I did ask “what if you are editing, say, THE HOBBIT, and have tons of shots and takes…a boatload of footage. What would you do then?” His answer was “Well, you can have the footage loaded in sections…for certain scenes only. Or have multiple iPads.” I pictured a stack of iPads in a bay….one with scenes 1-10, another with 11-20, and so on. Not altogether practical, but the loading of sections seemed OK. And Dan did have three iPads present, including a Mini…so he might just be headed that second way. (joke)

Dan mentioned that he loaded an entire indie movie on a 64gig iPad at 630×360 with room to spare.

EXPORT

It eventually gets to a point where you are done editing…now what? Hit the export button and you have a few options: Export final MOV to iTunes sharing, export the final MOV to Dropbox so you can share it with others, export it to your PHOTOS folder, or export the FCPXML to iTunes Sharing or Dropbox.

FCPXML you ask? Yes, that is the current way to get the “edit decision list” out of the app and have you reconnect to the master footage. It exports an FCPXML meaning that it interfaces with FCP-X. But that is only in version 1.0. The TouchEdit folks did mention that a future update, Version 1.1, will feature FCPXML Input/Output and AAF Input/Output (AAF support is for Avid). Good, because I was wondering how you’d edit this feature film on your iPad and then deal with it in FCP-X. That’s just temporary…other options are in the works. But Dan did say that the application is based on AV Foundation, and not Quicktime..so that points to working tightly with FCP-X…and working well with the future Apple OS’s.

In addition to all of this, TouchEdit has partnered with Wildfire studios in Los Angeles. Wildfire is providing an a large number sound effects library to TouchEdit free of charge in version 1.0. You heard it…free SFX. In version 1.1 or 1.2, TouchEdit will add a SFX store where you can buy SFX rather cheaply.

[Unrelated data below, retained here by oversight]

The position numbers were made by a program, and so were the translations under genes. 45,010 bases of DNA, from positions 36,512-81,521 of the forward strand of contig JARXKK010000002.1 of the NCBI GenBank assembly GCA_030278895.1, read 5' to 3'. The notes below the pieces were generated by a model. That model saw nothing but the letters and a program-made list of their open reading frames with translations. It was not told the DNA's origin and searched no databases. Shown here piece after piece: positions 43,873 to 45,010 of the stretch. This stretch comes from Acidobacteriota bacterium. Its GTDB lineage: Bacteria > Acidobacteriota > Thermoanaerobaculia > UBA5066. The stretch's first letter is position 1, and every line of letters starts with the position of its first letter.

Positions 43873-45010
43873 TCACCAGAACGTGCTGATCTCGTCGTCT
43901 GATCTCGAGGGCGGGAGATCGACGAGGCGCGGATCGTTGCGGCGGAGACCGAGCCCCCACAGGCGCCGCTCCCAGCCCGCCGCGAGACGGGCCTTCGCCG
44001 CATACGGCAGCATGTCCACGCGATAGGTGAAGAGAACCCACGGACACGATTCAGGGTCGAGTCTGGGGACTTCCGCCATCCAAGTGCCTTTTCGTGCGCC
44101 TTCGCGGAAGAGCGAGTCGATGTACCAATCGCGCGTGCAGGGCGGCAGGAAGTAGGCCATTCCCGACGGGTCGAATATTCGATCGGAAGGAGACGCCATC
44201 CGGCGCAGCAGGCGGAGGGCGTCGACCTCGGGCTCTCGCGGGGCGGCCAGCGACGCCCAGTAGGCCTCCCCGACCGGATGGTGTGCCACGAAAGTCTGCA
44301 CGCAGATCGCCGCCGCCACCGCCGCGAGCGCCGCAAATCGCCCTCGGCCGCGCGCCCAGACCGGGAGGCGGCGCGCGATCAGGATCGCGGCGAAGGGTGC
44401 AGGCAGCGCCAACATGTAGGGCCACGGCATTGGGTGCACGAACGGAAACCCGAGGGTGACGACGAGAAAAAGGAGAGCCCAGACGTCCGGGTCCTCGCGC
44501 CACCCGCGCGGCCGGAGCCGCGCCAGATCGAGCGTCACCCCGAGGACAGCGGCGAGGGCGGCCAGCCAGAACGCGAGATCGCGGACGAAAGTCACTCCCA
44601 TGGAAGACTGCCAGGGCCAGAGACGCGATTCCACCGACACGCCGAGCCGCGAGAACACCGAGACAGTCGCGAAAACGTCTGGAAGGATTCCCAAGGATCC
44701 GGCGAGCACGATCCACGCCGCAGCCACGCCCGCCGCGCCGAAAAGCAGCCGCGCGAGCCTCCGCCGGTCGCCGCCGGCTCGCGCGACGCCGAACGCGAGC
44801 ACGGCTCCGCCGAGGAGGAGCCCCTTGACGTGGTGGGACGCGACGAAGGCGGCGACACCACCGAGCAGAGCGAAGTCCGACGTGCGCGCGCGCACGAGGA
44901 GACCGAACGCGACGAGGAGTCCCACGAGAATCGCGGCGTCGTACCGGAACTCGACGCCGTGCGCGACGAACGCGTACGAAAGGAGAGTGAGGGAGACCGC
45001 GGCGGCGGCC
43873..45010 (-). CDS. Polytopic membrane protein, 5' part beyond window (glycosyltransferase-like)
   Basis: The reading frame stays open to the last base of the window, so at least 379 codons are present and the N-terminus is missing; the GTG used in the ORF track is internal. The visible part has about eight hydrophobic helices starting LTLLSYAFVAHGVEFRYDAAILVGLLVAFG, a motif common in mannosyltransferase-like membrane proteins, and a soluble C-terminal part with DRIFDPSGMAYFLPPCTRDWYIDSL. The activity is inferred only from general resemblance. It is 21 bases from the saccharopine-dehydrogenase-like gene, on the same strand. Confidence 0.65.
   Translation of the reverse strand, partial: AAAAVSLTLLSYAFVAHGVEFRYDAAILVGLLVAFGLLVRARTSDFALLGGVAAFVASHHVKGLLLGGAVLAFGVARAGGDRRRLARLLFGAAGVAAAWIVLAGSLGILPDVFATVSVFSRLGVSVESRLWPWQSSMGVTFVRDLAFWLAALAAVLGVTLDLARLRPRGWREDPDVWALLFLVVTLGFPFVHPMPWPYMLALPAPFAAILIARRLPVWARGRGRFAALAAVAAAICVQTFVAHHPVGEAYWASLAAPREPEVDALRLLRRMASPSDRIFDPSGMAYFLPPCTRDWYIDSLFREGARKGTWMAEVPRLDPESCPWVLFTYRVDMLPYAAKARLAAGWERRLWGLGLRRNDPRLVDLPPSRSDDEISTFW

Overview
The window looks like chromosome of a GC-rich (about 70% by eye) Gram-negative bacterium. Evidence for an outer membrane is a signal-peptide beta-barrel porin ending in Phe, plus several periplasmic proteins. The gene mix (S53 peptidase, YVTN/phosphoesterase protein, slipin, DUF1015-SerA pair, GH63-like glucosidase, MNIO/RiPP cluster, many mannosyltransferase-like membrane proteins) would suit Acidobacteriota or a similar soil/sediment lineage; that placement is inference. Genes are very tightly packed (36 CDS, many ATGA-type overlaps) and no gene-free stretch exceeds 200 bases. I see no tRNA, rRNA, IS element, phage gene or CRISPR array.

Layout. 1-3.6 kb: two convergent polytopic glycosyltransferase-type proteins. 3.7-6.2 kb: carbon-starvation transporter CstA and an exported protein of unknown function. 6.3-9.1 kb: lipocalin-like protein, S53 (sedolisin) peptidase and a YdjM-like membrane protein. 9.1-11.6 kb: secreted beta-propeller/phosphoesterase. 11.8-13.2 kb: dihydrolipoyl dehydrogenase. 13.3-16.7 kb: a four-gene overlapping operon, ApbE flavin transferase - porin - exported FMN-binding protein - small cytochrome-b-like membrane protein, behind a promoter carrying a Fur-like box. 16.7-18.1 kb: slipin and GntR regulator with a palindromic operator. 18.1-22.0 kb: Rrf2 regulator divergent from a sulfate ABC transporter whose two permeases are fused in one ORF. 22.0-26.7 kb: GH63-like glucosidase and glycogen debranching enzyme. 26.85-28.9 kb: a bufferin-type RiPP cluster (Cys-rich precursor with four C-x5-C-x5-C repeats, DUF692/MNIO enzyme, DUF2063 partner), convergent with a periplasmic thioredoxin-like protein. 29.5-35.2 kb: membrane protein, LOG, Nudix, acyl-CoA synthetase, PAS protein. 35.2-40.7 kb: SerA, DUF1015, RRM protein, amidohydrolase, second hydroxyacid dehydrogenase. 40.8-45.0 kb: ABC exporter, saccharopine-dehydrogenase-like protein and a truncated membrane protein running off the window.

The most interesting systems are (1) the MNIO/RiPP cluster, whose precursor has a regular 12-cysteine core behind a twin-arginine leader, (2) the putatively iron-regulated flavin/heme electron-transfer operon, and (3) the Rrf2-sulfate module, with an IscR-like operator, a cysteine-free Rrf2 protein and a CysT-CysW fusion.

TUTORIALS

Yes, there are already YouTube tutorials on the TouchEdit YouTube Channel, to get you up and running. Nice guys…thinking ahead!

COMPATIBILITY & PRICING

TouchEdit works on any model iPad 2 or higher…including the iPad Mini. And it will be available in early February for a price of $50.

Let’s start off 2013 with a review of a really cool product…the AJA T-TAP.

Until recently when you wanted to send a signal to an external monitor from your edit system, you needed to get an “I/O Device.” I/O meaning “In and Out,” and device being either a card that you installed internally on a tower computer, or an external box…or combination of the two. These devices allowed one to capture incoming video signals (from tape or directly from cameras or switchers), and output video signals (to client and color correction monitors). In the age of tape this was the way to get footage into your system.

But in the current age of tapeless capture, the “I” part of the “I/O” is no longer needed. All we want/need/desire is output to a client monitor…or broadcast color correction monitor. So instead of shelling out $500 to $8000 for an I/O device…you can get the AJA T-TAP for a mere $299.

The device is remarkably simple. It connects to your computer via Thunderbolt (so unfortunately it won’t work on Mac Pro towers or PC towers as they lack this connection type) and then outputs full 10-bit video via SDI or HDMI with 8 channels of embedded audio. And it’s so small, it can fit into a small compartment in your backpack, or in your pocket, and allow your edit system to be very lightweight and mobile. The T-TAP is also very versatile. It is compatible with the three major editing systems: Avid Media Composer 6 and 6.5 (and Symphony), Adobe Premiere Pro CS6 and Final Cut Pro (X and 7). Unlike other options that AJA has, the audio out of this device is only available via HDMI or SDI, so you will have to monitor audio from the client monitor, or patch audio from that monitor to your mixer…depending on the edit software you use. FCP 7 and Adobe Premiere Pro allow you to route audio through the computer speakers, while Avid Media Composer locks the audio output to the device.